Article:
The abolition of presidential term limits in China has paved the way for Xi Jinping to rule indefinitely, and earned him both bouquets and brickbats for being the country’s most powerful leader since Mao Zedong.

But is he? While there is no doubt that he is a strong leader of the Chinese Communist Party (CCP) at the moment, his relentless habit of accumulating titles could hint at greater insecurity than it seems.

After all, the relevance between power and titles in the CCP is relatively new to the 96-year-old institution. For many of his predecessors, titles conferred little power and even less protection.

The title in the news, which is the presidency of the state, is a prime example. One of its most famous holders, Liu Shaoqi, was purged while holding the honour in 1966 and later died during arrest.

The presidency was not given to anyone else and was even abolished from the constitution in 1975. When it was reinstated in 1982, it was a largely symbolic position held by party elders past their heydays.

The meaninglessness of titles in the CCP extends beyond the presidency. Deng Xiaoping was only too happy to cede the general secretary position, the highest in the party, to protégés like Hu Yaobang and Zhao Ziyang.

All that mattered to Deng was that he held on to the military chief title, knowing too well that in the fragile institutional world of the CCP, only brute power counts. When he had to, he got rid of both Hu and Zhao.

In fact, Deng grew so assured of his position that he gave up this military title in 1989, passing it to Jiang Zemin. It did not stop Deng from pulling off a purge in the People’s Liberation Army in 1992 and also launching his famous Southern Sojourn the same year to revitalise economic reforms.

Deng remained China’s most powerful man till his death in 1997 and the last title he held was “Most Honorary President of the Chinese Bridge Association”, an honour for his love of the game.

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As a New York Times obituary of the man observed: “The posts and titles Mr. Deng held in the Communist Party hierarchy never quite equalled or conveyed his stature as paramount leader, a term that seemed invented for Mr. Deng, who was still arguably the most powerful citizen of China when he died.”

Even when all the top titles are concentrated in one man in the CCP, it need not necessarily translate into power. For eight years, Xi’s predecessor Hu Jintao was nominally the most powerful man, being the leader of the party, military and government.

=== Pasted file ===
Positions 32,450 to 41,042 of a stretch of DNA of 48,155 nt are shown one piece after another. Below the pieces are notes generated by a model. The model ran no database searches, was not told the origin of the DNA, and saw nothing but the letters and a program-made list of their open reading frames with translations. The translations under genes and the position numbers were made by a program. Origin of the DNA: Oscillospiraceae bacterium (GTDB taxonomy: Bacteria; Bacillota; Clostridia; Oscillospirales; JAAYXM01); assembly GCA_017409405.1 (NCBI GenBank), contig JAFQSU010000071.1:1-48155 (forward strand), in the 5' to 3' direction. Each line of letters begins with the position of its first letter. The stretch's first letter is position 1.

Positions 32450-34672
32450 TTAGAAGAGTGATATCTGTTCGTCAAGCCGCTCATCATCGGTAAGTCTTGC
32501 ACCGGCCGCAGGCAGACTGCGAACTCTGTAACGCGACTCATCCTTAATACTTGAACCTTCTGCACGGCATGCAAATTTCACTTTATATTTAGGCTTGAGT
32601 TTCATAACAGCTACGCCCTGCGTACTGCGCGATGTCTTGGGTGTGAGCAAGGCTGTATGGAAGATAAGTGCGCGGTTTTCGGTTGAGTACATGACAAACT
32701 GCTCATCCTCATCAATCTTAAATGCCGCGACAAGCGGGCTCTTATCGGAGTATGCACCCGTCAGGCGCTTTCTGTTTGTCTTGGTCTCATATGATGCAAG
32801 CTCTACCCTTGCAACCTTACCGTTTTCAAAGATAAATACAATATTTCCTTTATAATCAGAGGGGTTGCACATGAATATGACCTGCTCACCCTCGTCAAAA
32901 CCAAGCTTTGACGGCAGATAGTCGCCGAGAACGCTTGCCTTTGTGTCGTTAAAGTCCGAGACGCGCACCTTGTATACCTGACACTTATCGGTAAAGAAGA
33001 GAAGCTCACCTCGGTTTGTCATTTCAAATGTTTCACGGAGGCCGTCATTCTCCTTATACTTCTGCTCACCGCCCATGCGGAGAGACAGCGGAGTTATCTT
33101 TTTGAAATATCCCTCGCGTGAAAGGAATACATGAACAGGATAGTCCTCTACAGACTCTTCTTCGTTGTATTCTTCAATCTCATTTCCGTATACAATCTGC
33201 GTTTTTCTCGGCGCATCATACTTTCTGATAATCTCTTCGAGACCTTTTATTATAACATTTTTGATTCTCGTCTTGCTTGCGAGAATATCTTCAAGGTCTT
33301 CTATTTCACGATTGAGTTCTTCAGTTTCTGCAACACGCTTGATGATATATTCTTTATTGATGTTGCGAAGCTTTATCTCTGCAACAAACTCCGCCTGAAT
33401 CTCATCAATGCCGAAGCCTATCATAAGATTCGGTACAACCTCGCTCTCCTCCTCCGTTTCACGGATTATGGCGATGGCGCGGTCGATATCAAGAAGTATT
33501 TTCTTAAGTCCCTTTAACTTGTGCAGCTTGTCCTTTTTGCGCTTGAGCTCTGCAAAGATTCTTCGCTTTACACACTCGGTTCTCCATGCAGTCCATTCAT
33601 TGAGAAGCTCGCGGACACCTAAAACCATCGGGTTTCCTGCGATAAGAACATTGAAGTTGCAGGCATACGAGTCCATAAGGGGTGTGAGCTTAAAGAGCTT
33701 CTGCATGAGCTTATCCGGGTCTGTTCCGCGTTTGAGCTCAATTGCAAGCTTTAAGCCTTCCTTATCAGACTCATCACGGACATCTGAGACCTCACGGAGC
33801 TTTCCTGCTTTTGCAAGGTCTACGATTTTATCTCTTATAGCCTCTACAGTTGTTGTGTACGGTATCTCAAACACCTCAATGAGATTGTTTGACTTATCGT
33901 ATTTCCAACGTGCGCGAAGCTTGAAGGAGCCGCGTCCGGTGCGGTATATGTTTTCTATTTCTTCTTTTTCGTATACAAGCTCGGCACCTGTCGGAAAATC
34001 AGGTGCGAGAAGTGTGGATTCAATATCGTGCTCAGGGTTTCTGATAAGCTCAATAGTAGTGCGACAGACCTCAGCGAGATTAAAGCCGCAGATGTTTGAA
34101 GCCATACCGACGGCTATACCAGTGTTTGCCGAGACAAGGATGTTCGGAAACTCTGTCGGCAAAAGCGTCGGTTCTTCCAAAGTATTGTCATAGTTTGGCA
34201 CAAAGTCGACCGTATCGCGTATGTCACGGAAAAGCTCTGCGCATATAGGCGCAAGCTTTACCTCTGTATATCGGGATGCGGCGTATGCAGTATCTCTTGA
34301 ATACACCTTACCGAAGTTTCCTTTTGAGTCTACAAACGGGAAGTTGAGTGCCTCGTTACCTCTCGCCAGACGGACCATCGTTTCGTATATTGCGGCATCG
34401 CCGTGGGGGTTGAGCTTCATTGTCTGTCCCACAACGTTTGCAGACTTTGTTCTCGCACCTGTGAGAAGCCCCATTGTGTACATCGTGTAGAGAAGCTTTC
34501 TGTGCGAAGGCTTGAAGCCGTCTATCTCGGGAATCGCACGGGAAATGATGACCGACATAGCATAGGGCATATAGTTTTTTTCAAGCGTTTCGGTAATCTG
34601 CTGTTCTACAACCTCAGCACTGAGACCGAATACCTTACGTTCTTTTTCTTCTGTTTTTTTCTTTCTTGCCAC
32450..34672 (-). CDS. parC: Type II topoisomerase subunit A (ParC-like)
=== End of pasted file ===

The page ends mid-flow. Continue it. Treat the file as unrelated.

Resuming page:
Yet, he remained largely in the shadow of Jiang and at critical times, such as the Sichuan earthquake of 2008, there were clear communications from the military that there were two lines of command – to Jiang and then to Hu.

Given the tenuous relationship between titles and power in the CCP, it begs the question why Xi felt compelled to amend the constitution and hold on to the presidency.

It is the least important of his three titles and merely aligns it with the limit-free tenures of party secretary and military chief.

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To these eyes, there is a practical consideration. The title of the presidency is most commonly used globally.

By holding on to it, Xi has a more politically acceptable title overseas. In a post-cold war world bereft of fellow communist brethren, trotting round the world as a “General Secretary” could be awkwardly anachronistic.

But perhaps more important than that is Xi’s desire to signal to the party and the Chinese people that he is powerful and he is here to stay.

Quite why he might think this telegraph is necessary, five years into his leadership, suggests anxiety more than security on his own hold on power.

Domestically, his much-needed crackdown on corruption has earned him many enemies. It was only two years ago that an anonymous letter, purportedly from “loyal Communist Party members” asked him to resign from all posts. It rattled the leadership enough and led to detention of about a dozen people.

Overseas, a long-running expectation of a United States determined to contain China continues to occupy realist minds in Beijing. It is a hunch made worse by threats of an upcoming trade war with Washington.

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Can the furious collection of titles afford him the space, time and strength to tackle the twin ambitions to solve domestic problems and build China’s stature globally?

With a dozen titles to his name and counting, Xi has earned the nickname of “chairman of everything”. True strongmen, such as Mao and Deng, could barely be bothered with this buffet of designations.

The story of Hua Guofeng may be instructive. After succeeding Mao in 1976, Hua took on the title of party chairman (a title not in use since), military chief and state premier. He lasted two years.

Xi is not Hua. He is far more powerful. But in the murky world of elite Chinese politics, the faux security blanket of more and more titles can be too tempting to discard.

Peh Shing Huei is the author of When the Party Ends: China’s Leaps and Stumbles after the Beijing Olympics, a winner of the Singapore Literature Prize in 2016.